Eco-Fibres – Are They Here to Stay?

Eco-fibres are now a growing force in the fabric and textile industry. They are likely to be the next step in moving towards a healthier, sustainable global environment. Eco-fibres are environmentally safe, renewable sustainable resources that are becoming the fabric choice of conscientious consumers everywhere. So move over, commercial cotton – you have some very healthy competition.

What are eco-fibres?
Eco-fibres are the raw materials used to manufacture textiles without using pesticides, chemicals, or synthetic fertilizers. They are resistant to mold and mildew, are free from disease and many are considered hypo-allergenic. There are several types of eco-fibres that are commercially available including bamboo, hemp, soya, flax (linen), seaweed and even recycled plastic, along with the more commonly used organic cotton, organic wool and silk.

What are the advantages of organic cotton over commercial cotton?
Organic cotton has several advantages over commercially produced cotton. Because organic cotton is grown with no chemicals or pesticides, it will not induce allergic reactions that commercial cotton might. Cotton is typically used in clothing and bedding and the by-products and toxins in commercially grown cotton can cause skin irritation such as redness, rashes and itching. Of paramount importance is the fact that cotton is commonly used in children’s and baby clothing and an allergic reaction may not be the suspected culprit. There is no irradiation or genetic engineering involved in the production of organic cotton. As the insects that invade cotton become immune to the chemicals involved in production, new chemicals are used on an ongoing basis. By choosing organic cotton, your customers are choosing a product that will prevent them from being affected by any of these new chemical products.

Each t-shirt made with commercial cotton uses a quarter of a pound of chemical pesticides and fertilizers. These chemicals run off and contaminate ground water, plant and animal life found in streams and rivers and drinking water.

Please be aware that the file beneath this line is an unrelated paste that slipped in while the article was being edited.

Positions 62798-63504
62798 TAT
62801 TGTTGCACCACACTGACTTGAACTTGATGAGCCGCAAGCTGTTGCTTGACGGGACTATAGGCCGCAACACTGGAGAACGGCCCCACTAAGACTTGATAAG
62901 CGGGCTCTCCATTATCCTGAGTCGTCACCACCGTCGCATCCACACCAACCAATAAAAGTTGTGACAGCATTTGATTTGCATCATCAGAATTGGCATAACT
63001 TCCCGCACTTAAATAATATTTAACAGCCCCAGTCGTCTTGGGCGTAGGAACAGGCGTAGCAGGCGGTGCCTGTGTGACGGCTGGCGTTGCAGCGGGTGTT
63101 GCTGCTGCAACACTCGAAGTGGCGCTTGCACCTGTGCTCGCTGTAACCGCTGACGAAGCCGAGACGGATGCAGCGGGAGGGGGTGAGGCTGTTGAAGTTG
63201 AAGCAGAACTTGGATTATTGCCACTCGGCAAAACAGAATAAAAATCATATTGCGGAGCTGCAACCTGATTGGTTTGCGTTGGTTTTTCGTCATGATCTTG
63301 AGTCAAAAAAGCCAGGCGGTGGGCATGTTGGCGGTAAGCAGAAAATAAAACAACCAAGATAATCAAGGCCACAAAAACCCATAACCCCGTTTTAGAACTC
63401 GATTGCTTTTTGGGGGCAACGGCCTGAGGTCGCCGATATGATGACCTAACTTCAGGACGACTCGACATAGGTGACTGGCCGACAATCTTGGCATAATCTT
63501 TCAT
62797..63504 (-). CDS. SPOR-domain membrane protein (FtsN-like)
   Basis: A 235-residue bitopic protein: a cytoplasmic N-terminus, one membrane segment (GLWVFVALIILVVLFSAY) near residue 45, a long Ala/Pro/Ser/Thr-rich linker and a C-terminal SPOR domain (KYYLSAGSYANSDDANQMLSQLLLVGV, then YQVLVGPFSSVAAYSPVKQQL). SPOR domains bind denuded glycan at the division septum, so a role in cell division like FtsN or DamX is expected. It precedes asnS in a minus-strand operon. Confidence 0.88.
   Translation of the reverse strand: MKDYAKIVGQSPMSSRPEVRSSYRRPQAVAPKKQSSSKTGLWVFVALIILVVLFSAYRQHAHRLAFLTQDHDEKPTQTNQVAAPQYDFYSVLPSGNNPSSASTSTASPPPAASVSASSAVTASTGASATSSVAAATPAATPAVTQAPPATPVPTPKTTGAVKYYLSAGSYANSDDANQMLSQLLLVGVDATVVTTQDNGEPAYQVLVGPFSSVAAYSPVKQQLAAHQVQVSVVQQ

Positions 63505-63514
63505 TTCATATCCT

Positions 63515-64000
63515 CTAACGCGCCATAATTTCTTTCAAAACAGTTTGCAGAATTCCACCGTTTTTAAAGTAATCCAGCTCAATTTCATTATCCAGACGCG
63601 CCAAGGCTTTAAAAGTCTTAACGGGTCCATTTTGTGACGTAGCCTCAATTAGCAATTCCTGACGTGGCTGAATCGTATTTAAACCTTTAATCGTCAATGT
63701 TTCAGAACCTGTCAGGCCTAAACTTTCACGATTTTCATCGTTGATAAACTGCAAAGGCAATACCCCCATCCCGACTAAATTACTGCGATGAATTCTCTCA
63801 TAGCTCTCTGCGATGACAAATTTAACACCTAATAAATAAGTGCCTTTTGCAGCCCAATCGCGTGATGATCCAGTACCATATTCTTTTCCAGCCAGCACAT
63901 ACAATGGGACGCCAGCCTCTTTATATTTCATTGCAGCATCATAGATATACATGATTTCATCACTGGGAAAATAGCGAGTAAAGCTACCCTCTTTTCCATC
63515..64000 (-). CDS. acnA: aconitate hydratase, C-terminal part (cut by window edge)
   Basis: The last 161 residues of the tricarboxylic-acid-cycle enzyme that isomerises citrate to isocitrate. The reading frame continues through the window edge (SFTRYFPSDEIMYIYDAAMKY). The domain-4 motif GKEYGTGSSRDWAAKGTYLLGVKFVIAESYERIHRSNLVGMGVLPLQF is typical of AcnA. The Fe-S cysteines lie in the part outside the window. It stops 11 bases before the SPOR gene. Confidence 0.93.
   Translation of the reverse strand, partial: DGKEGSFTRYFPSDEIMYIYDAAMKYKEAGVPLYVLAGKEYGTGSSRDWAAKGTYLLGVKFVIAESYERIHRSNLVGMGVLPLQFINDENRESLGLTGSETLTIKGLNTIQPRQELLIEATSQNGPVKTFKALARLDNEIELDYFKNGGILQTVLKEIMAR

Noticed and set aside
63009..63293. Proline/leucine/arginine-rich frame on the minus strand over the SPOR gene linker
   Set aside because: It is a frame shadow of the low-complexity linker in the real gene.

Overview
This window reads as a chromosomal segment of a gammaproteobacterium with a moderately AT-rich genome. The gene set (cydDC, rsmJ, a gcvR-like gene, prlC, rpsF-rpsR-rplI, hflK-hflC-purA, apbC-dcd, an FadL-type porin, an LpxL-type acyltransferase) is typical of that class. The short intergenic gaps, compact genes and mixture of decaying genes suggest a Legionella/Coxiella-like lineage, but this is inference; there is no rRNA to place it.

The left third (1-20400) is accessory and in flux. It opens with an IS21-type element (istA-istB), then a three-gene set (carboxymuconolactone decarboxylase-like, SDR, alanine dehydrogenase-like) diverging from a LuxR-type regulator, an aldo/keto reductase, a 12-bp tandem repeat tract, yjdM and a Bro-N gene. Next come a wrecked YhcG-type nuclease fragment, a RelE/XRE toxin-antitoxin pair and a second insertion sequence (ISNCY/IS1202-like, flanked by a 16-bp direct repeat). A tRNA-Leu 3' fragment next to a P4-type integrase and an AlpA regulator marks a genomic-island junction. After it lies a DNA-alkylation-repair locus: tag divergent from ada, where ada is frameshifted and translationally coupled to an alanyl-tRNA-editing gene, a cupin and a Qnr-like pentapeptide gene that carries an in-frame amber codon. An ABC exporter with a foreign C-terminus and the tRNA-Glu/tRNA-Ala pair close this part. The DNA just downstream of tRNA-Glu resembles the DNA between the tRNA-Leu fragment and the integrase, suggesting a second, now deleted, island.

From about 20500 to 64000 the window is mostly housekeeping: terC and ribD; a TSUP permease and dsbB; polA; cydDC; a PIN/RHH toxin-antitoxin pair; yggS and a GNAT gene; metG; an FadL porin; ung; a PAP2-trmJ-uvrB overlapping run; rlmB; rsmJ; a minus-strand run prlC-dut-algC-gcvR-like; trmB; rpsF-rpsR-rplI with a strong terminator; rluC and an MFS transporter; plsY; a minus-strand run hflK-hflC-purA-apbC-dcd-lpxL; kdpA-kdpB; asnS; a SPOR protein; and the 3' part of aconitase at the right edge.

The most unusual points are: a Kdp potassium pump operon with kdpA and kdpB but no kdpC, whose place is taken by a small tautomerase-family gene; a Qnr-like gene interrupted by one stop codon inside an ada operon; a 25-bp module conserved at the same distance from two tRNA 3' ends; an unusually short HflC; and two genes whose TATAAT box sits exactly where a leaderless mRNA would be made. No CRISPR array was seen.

What eco-fibres are most commonly used?
Hemp is one of the strongest fibres found in nature. It has 8 times the strength of cotton, causing it to also be an extremely durable textile. Hemp is resistant to UV light, mold and mildew, salt water and abrasion. Hemp provides greater insulating qualities than cotton and is quite absorbent. Hemp can be easily blended with organic cotton and the finished product is both soft and comfortable.

Hemp is a bark fibre, rather than a seed fibre, which means it grows nicely without the use of any herbicides, pesticides, chemical fertilizers, or fungicides. This is particularly admirable when compared with commercial cotton, which uses almost half of the agricultural chemicals used on US crops. Hemp is a sustainable, renewable resource. Because it grows quickly, a hemp field can be re-planted and harvested each year, with minimal damage to the soil.

Bamboo is a natural fibre that is grown in China without the use of any pesticides. It is a self-regenerating plant that grows to full maturity in about seven years. The bamboo is distilled into cellulose fiber which can then be manufactured according to the highest industrial standards.

Bamboo has naturally occurring anti-bacterial properties which makes it extremely suitable for clothing, in particular baby clothing and clothing for people that suffer allergies to other fabrics. These natural anti-bacterial characteristics, as well as the deodorizing factors and the bacteriostatic qualities of bamboo come from a bio-agent named bamboo kun, which is combined with the cellulose product during the manufacturing product. Even after as many as 50 washings, this anti-bacterial factor remains and will eliminate more than 70% of bacteria on the fabric.

Bamboo is often blended with organic cotton and linen, comprising a textile that one designer calls ecoKashmere ™, because of its amazing softness. In fact, bamboo can be blended with many other organic and non-organic fabrics very effectively. Clothing made from bamboo is washable and remains free of wrinkles. It also does not fray, making it much more durable than other fabrics.

The future of eco-fibres
There are other eco-fibres used in addition to hemp and bamboo such as seaweed, soy, flax (linen) and even recycled plastics used in textiles. While it is impossible to predict where future market trends will travel, as the world becomes more environmentally conscious, eco-fibres will likely continue to grow in popularity.

By Julian Pollock

About Author:
Julian Pollock has had a lifetime interest in a natural and altruistic approach to life. This is reflected in the offers of free meditation and relaxation recordings at organicfamilycircle.com. This site presents a pragmatic approach to selecting organic baby and family products. (Site featured: http://organicfamilycircle.com)

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